The days and weeks following a sexual harassment accusation are vital. Businesses need to act in an appropriate manner, not only to stop the sexual harassment that’s happening, but also to prevent other instances from happening in the future.
To completely eradicate sexual harassment from the workplace, though, businesses need to adopt a zero tolerance policy. According to a human resources professor from Villanova University, zero tolerance is the only way to end a long-term culture of sexual harassment in a work environment.
Whenever ambiguity exists regarding what constitutes sexual harassment, it can serve to promote negative behavior. Rather, what’s needed are clear definitions of sexual harassment and clear channels through which victims of sexual harassment can report instances. Finally, businesses must swiftly and consistently act when they receive reports of sexual harassment from abused employees.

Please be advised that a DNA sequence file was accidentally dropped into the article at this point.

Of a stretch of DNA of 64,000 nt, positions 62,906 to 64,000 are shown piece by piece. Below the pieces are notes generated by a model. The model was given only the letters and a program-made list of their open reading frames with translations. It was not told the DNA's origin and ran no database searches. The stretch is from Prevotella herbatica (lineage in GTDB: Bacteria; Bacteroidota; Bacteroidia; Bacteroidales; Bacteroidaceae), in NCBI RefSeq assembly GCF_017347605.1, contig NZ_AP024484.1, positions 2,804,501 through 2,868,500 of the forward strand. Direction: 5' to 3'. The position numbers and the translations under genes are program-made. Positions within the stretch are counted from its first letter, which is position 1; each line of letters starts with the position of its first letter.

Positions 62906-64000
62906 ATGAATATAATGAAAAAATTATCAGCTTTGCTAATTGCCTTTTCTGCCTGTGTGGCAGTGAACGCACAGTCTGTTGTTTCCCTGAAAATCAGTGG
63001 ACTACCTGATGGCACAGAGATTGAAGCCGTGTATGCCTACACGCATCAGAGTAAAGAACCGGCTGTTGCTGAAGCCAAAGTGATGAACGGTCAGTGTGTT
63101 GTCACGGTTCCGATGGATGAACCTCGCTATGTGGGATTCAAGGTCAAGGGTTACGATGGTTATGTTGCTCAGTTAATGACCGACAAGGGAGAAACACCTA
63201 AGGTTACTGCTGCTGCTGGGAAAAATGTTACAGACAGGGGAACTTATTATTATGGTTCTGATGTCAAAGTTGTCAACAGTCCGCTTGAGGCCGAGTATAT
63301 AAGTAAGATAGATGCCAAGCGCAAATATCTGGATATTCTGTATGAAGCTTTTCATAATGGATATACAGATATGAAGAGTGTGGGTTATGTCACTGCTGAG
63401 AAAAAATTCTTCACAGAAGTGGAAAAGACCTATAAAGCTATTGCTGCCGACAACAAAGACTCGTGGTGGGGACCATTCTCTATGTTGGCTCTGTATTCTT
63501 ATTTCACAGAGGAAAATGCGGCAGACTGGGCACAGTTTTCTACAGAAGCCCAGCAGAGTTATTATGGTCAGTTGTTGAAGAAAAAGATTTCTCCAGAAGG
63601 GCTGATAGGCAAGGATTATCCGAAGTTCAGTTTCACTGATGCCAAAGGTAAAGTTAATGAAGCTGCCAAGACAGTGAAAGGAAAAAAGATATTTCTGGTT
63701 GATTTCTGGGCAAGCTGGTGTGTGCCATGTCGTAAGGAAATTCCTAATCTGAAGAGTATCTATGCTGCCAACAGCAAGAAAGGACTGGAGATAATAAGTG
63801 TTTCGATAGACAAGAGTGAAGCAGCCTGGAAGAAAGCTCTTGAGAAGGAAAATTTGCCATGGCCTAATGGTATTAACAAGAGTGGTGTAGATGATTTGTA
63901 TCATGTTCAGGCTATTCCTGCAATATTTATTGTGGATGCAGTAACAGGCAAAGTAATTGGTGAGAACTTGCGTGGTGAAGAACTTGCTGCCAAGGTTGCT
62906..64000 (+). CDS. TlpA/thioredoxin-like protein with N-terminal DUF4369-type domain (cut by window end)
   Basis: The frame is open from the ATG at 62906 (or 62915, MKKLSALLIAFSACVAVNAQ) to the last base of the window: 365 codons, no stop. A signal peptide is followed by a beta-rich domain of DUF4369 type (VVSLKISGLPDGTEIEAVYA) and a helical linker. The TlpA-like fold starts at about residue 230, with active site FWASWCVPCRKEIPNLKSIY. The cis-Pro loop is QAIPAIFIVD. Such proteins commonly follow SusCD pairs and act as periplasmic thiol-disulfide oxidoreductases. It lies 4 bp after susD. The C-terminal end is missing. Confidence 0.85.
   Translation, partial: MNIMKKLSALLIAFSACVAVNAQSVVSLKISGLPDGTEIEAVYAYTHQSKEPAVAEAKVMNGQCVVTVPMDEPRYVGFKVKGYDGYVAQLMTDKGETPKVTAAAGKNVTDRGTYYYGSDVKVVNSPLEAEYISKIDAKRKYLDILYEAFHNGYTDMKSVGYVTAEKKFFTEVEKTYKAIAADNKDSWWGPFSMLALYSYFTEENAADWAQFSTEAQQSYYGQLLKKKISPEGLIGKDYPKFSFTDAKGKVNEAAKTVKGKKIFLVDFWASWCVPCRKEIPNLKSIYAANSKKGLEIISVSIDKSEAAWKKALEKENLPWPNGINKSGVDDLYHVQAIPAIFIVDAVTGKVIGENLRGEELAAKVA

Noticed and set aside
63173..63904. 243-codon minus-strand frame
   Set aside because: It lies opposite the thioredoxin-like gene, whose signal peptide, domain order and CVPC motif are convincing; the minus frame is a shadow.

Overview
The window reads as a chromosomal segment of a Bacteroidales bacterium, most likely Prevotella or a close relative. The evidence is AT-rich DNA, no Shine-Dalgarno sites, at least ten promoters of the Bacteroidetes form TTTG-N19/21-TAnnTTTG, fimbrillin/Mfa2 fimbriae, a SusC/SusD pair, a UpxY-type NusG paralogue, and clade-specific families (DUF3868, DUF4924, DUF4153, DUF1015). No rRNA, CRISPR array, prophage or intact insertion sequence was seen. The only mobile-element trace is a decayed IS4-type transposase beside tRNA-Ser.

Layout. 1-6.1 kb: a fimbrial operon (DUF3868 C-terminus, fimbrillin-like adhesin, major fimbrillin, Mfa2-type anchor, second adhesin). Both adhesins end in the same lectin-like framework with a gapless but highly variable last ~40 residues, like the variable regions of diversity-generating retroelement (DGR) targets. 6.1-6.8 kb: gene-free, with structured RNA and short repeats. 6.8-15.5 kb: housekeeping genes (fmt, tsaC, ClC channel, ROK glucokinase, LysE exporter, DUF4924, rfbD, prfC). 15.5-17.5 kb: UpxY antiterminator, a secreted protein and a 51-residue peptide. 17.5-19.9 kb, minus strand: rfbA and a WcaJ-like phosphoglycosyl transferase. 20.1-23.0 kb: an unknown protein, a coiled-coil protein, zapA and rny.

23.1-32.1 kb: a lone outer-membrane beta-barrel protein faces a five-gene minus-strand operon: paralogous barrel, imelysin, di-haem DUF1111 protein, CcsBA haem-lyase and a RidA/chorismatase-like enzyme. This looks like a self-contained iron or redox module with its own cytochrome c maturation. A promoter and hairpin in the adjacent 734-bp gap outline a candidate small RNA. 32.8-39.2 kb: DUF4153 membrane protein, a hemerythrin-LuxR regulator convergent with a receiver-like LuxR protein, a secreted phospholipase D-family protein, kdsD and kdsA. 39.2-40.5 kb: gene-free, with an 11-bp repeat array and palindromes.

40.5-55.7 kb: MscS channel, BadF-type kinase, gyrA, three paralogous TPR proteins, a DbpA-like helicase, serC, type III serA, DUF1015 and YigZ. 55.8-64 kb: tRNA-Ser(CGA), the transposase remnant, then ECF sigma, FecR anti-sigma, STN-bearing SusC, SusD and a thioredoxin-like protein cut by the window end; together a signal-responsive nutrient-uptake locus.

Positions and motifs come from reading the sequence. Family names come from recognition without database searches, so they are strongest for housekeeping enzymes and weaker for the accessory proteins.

For all of this to work, however, faith must be instilled in employees, so they know that when they complain, their complaints will be heard and acted upon. Otherwise, if employees don’t feel they will be heard, they will not make the complaints. According to the Equal Employment Opportunity Commission, only one out of four cases of sexual harassment are ever reported. The key is to convince victims and witnesses of sexual harassment to come forward and assert their legal rights.
When more Florida employees report instances of workplace sexual harassment, more harassers will stop their unconscionable behavior. Indeed, when a sexual harassment victimsteps forward by making a legal claim, he or she is not the only one being helped. The action of filing a sexual harassment complaint will assist countless other victims by gradually changing the perception of what society considers acceptable behavior.
Source: Christian Science Monitor, “O’Reilly and changing a culture of sexual harassment,” Harry Bruinius, April 21, 2017